April 2015
Volume 56, Issue 4
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Retina  |   April 2015
Inner Segment Remodeling and Mitochondrial Translocation in Cone Photoreceptors in Age-Related Macular Degeneration With Outer Retinal Tubulation
Author Affiliations & Notes
  • Katie M. Litts
    Department of Ophthalmology, University of Alabama School of Medicine, Birmingham, Alabama, United States
    Vision Science Graduate Program, University of Alabama at Birmingham, Birmingham, Alabama, United States
  • Jeffrey D. Messinger
    Department of Ophthalmology, University of Alabama School of Medicine, Birmingham, Alabama, United States
  • K. Bailey Freund
    Vitreous Retina Macula Consultants of New York, New York City, New York, United States
  • Yuhua Zhang
    Department of Ophthalmology, University of Alabama School of Medicine, Birmingham, Alabama, United States
  • Christine A. Curcio
    Department of Ophthalmology, University of Alabama School of Medicine, Birmingham, Alabama, United States
  • Correspondence: Christine A. Curcio, Department of Ophthalmology, EyeSight Foundation of Alabama Vision Research Laboratories, University of Alabama School of Medicine, 1670 University Boulevard Room 360, Birmingham, AL 35294-0099, USA; curcio@uab.edu
Investigative Ophthalmology & Visual Science April 2015, Vol.56, 2243-2253. doi:10.1167/iovs.14-15838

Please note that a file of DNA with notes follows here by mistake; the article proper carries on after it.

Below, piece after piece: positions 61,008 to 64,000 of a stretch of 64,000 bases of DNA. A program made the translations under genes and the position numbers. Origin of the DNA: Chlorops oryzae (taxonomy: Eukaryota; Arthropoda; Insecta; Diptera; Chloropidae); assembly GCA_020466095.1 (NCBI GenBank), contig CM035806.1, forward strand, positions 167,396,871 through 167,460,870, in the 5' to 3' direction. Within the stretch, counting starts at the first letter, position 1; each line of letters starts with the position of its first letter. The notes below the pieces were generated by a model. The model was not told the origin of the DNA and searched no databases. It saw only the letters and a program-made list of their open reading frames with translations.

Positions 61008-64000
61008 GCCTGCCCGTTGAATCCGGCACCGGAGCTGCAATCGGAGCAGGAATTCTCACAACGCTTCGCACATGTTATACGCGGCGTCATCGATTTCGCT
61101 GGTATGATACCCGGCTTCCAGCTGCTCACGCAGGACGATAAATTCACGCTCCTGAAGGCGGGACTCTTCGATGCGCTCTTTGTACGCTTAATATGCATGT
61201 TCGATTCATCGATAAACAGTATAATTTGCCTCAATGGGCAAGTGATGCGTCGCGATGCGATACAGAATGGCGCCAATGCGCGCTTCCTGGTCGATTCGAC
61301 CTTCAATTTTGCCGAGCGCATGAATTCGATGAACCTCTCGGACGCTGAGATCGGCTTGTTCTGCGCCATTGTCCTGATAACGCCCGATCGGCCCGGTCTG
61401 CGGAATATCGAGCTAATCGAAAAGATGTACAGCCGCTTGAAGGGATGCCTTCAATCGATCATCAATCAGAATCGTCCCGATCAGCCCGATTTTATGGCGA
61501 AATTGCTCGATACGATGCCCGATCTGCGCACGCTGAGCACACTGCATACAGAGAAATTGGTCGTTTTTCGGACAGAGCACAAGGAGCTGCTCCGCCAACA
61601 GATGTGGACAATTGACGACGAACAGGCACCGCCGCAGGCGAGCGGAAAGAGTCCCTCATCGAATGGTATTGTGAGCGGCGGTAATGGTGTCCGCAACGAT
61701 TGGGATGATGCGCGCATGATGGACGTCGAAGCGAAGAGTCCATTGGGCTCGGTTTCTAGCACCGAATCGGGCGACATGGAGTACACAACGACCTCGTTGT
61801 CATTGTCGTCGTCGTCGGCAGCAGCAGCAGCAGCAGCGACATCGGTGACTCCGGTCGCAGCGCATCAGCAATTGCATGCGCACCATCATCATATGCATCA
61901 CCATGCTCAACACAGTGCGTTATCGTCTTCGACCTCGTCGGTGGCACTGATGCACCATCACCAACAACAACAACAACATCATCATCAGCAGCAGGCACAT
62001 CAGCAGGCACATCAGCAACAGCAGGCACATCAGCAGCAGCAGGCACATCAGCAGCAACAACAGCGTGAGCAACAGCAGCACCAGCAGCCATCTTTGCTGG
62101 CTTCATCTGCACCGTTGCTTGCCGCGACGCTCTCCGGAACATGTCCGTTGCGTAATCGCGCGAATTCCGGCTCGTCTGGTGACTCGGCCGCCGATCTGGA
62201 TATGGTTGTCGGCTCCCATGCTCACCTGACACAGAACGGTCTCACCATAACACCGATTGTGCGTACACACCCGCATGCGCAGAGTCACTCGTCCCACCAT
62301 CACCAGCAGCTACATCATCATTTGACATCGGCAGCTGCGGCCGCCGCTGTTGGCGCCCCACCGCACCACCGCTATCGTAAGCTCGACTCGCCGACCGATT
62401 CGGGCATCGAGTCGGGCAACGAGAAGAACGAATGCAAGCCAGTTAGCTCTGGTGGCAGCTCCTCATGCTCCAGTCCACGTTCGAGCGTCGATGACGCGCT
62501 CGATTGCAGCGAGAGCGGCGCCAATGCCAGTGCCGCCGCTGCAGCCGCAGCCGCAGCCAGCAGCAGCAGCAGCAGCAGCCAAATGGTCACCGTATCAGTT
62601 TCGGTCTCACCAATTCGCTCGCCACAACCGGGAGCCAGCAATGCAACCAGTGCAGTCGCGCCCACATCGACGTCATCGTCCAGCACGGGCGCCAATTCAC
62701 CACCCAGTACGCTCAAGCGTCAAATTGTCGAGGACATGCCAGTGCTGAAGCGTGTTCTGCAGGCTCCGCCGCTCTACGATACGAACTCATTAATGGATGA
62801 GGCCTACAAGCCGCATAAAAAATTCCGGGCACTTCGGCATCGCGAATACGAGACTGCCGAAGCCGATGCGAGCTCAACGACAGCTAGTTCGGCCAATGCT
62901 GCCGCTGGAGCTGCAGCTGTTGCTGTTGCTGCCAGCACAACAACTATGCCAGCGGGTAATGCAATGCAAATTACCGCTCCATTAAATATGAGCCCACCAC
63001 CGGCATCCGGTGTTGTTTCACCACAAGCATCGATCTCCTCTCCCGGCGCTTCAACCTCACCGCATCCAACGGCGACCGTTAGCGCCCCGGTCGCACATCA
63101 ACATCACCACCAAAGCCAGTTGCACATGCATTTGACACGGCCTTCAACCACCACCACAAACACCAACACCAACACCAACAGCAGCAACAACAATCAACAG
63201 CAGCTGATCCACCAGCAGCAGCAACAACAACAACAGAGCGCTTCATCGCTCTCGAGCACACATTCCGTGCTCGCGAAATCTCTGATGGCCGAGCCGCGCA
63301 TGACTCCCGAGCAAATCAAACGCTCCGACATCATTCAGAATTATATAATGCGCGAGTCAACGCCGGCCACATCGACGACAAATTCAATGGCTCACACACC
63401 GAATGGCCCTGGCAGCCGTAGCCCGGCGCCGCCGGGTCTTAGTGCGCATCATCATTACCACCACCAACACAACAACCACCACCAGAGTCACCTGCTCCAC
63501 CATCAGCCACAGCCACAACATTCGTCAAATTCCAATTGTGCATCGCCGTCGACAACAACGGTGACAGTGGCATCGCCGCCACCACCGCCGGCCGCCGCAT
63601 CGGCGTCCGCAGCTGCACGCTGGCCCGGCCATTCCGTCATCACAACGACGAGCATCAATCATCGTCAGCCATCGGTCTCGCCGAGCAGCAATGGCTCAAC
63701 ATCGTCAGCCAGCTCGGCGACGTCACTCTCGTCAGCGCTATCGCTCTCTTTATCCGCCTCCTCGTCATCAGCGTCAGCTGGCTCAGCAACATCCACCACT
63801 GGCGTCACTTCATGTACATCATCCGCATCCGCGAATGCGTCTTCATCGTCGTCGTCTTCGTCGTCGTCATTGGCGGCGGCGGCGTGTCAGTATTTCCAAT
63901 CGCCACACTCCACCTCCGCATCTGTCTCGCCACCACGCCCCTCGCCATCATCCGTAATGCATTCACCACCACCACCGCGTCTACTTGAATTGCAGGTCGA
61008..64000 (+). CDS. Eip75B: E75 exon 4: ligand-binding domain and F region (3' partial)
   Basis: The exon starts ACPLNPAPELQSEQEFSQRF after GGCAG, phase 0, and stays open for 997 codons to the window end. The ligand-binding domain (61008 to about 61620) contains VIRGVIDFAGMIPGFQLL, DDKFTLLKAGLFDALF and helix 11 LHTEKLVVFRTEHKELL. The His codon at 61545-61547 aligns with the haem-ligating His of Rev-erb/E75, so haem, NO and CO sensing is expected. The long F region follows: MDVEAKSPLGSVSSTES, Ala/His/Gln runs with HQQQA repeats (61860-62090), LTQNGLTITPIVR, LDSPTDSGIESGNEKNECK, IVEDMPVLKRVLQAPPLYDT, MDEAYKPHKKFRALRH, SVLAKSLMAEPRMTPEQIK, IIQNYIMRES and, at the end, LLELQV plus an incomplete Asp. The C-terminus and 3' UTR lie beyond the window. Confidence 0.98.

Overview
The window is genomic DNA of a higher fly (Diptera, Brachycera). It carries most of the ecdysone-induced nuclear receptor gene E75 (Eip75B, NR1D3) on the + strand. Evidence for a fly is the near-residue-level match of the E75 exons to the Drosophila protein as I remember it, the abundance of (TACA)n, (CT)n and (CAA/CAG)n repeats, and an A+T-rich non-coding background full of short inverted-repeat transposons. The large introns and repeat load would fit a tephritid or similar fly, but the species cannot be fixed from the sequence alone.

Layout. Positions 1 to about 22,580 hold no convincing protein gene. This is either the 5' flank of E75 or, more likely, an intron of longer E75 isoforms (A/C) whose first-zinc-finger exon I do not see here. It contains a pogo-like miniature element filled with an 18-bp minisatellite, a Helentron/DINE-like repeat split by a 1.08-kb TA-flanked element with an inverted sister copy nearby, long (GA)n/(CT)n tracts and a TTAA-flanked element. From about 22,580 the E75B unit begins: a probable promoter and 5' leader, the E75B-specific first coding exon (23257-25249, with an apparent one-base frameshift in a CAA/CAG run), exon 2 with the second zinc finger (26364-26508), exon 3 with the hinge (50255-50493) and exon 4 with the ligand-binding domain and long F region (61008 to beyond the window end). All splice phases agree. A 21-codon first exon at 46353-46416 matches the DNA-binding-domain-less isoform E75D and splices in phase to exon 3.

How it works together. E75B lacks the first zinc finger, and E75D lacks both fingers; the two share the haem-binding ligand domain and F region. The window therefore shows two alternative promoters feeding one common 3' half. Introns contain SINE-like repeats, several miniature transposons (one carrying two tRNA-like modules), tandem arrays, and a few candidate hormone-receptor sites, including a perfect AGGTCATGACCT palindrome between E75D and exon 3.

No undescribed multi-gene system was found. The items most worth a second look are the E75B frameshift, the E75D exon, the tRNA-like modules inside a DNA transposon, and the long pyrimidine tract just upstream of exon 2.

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      Katie M. Litts, Jeffrey D. Messinger, K. Bailey Freund, Yuhua Zhang, Christine A. Curcio; Inner Segment Remodeling and Mitochondrial Translocation in Cone Photoreceptors in Age-Related Macular Degeneration With Outer Retinal Tubulation. Invest. Ophthalmol. Vis. Sci. 2015;56(4):2243-2253. doi: 10.1167/iovs.14-15838.

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      © ARVO (1962-2015); The Authors (2016-present)

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Abstract

Purpose.: To quantify impressions of mitochondrial translocation in degenerating cones and to determine the nature of accumulated material in the subretinal space with apparent inner segment (IS)-like features by examining cone IS ultrastructure.

Methods.: Human donor eyes with advanced age-related macular degeneration (AMD) were screened for outer retinal tubulation (ORT) in macula-wide, high-resolution digital sections. Degenerating cones inside ORT (ORT cones) and outside ORT (non-ORT cones) from AMD eyes and unaffected cones in age-matched control eyes were imaged using transmission electron microscopy. The distances of mitochondria to the external limiting membrane (ELM), cone IS length, and cone IS width at the ELM were measured.

Results.: Outer retinal tubulation and non-ORT cones lose outer segments (OS), followed by shortening of IS and mitochondria. In non-ORT cones, IS broaden. Outer retinal tubulation and non-ORT cone IS myoids become undetectable due to mitochondria redistribution toward the nucleus. Some ORT cones were found lacking IS and containing mitochondria in the outer fiber (between soma and ELM). Unlike long, thin IS mitochondria in control cones, ORT and non-ORT IS mitochondria are ovoid or reniform. Shed IS, some containing mitochondria, were found in the subretinal space.

Conclusions.: In AMD, macula cones exhibit loss of detectable myoid due to IS shortening in addition to OS loss, as described. Mitochondria shrink and translocate toward the nucleus. As reflectivity sources, translocating mitochondria may be detectable using in vivo imaging to monitor photoreceptor degeneration in retinal disorders. These results improve the knowledge basis for interpreting high-resolution clinical retinal imaging.